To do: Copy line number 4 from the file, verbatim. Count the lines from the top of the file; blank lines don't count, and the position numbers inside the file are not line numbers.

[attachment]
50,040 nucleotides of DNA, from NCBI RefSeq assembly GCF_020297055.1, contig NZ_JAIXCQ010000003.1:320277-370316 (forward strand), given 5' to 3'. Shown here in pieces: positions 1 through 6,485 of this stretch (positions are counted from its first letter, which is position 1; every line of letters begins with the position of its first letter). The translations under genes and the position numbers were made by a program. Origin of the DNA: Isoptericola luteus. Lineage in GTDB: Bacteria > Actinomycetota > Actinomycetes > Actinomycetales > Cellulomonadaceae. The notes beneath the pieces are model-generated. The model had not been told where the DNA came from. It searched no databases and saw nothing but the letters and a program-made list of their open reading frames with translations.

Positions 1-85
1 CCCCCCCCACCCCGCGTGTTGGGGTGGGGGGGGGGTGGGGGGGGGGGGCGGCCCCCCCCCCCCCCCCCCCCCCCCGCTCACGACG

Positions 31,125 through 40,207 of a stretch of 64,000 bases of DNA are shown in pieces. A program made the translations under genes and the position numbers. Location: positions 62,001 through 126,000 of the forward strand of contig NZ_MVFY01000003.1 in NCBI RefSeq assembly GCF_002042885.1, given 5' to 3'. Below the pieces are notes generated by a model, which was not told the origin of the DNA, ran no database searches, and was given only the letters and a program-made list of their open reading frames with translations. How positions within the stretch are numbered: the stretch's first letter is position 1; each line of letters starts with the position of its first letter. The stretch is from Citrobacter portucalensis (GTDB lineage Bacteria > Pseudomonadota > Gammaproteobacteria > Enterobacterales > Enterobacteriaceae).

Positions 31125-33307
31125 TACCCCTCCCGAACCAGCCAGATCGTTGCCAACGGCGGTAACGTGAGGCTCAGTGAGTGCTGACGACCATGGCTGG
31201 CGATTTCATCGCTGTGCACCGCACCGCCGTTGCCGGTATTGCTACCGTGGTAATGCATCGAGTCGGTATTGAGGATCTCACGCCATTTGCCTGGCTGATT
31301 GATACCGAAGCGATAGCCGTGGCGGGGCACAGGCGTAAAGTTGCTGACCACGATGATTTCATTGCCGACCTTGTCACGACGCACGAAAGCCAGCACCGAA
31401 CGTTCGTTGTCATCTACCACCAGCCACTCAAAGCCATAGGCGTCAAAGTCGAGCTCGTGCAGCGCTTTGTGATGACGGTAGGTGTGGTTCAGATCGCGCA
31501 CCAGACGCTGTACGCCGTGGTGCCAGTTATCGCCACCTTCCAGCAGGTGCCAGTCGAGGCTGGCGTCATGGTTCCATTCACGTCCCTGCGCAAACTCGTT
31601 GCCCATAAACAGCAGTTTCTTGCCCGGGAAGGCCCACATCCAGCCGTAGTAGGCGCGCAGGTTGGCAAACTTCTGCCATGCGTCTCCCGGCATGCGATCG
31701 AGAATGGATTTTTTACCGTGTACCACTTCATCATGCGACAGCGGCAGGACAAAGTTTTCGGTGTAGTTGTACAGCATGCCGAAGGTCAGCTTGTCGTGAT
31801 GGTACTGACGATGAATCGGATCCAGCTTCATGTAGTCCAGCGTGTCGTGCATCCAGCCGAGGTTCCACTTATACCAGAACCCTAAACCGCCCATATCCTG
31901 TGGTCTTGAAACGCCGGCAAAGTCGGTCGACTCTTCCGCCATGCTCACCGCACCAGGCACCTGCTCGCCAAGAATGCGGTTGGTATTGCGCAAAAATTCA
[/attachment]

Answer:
Positions 31,125 through 40,207 of a stretch of 64,000 bases of DNA are shown in pieces. A program made the translations under genes and the position numbers. Location: positions 62,001 through 126,000 of the forward strand of contig NZ_MVFY01000003.1 in NCBI RefSeq assembly GCF_002042885.1, given 5' to 3'. Below the pieces are notes generated by a model, which was not told the origin of the DNA, ran no database searches, and was given only the letters and a program-made list of their open reading frames with translations. How positions within the stretch are numbered: the stretch's first letter is position 1; each line of letters starts with the position of its first letter. The stretch is from Citrobacter portucalensis (GTDB lineage Bacteria > Pseudomonadota > Gammaproteobacteria > Enterobacterales > Enterobacteriaceae).